The view of the court below is not in accord with the established law of this state. In Union Trust Co. v Gilpin, 235 Pa., 524, we adopt, and affirm per curiam, the opinion of Judge Newconıb. There, as here, on a inistaken assumption of fact, the amount of a legacy was paid to one not entitled thereto, although (again as here), the will disclosing the rea! facts of the case, was always at hand. Recovery was allowed on the theory that the mistake was one of fact, arising through carelessness in reading the will. While this issue was submitted to the jury, the court states (p. 529): "Undoubtedly their conclusion was correct--no one could read the will attentively without being forcibly impressed blunder had been made *; the final answer here was not only con
Kunkel et al. v Kunkel,
sistent with the evidence, but it is not apparent how there could have been any escape from it." In other words, the point as to the character of the mistake might have been ruled as a matter of law; and the circumstance that plaintiff had ready and ample means of information, which, if taken advantage of, would have avoided the wrong payment, was not sufficient to prevent recovery.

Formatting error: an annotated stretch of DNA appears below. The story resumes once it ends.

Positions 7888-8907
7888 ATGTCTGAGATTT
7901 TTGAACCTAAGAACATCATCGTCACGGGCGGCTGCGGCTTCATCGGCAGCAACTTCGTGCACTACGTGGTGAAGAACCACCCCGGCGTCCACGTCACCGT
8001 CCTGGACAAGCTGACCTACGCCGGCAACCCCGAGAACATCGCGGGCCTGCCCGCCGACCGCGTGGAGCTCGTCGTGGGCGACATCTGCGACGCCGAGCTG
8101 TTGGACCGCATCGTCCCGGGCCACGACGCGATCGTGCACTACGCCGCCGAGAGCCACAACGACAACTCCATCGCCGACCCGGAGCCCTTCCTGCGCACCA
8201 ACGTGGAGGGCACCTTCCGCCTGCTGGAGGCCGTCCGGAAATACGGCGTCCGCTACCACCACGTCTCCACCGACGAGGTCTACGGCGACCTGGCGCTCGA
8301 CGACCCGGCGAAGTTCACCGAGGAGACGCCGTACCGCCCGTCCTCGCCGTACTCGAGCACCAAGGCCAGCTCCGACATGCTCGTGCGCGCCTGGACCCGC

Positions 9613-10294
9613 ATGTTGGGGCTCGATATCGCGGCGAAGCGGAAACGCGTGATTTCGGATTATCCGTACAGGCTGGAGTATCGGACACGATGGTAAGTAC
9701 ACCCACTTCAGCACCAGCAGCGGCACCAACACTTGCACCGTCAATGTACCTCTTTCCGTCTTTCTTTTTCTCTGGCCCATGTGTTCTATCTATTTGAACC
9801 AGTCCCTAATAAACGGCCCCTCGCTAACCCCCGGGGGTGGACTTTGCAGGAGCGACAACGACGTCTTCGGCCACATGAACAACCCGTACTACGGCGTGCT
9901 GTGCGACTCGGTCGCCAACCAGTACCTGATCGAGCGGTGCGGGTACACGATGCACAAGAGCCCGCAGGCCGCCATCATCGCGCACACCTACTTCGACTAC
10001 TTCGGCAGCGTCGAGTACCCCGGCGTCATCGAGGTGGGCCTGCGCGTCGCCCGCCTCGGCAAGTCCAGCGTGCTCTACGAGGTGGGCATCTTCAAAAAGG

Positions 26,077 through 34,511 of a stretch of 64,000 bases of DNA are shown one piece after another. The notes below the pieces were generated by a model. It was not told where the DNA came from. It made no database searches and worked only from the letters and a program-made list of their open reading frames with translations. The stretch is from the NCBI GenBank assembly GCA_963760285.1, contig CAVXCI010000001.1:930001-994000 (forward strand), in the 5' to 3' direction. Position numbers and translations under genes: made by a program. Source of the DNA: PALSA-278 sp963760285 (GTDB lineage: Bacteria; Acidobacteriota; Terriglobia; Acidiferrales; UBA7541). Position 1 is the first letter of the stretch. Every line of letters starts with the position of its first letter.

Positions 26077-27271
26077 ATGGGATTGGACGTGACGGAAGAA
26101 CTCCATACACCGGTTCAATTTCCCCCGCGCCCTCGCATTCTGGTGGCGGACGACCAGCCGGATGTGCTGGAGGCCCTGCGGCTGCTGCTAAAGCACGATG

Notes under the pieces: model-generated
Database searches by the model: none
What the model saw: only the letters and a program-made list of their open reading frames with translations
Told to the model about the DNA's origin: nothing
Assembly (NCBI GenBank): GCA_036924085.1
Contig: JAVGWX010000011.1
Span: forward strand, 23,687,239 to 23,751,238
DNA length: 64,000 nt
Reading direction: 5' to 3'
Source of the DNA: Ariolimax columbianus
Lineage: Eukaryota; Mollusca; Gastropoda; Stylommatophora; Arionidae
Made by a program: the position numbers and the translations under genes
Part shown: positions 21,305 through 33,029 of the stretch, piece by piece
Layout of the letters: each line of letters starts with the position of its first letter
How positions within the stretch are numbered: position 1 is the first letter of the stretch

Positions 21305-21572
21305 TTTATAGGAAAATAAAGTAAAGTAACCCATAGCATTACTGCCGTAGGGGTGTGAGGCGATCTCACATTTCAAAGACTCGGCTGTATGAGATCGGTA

Again, our Superior Court, by a well considered opinion in Girard Trust Company v Harrington, 23 Pa.. Superior Ct. 615, 620, also ruled that the circumstance of the person who made the payment of money under mistake of fact, failing to take advantage of the means of knowledge within his reach
is not sufficient to disertitle him to recover it back," citing Mr. Justice Trunkey in Meredith v. Haines, 14 W. C. N. 364, 366, to this effect: “Money paid by the plaintiff to the defendant, under a bona fide forgetfulness of facts which disentitled the defendant to receive it, may be recovered back; it is not sufficient to prevent a party from recovering money paid by him, under a mistake of fact, that he had the means of knowledge of the fact, unless he paid it intentionally, not choosing 10 investigate the facts (Kelly v Solari, 9 M. & W. 54). That was a case where the directors of a life insurance company had been informed the policy was forfeited in the lifetime of the insured, and, after his death, having forgotten the fact, paid the money on demand of the administratrix
Negligence in making a mistake does not deprive a party of his remedy on account thereof; it is the fact that one by mistake unintentionally pays money to another to which the latter is not entitled from the former, that gives the right of action: Lawrence v American National Bank, 54 N. Y., 432."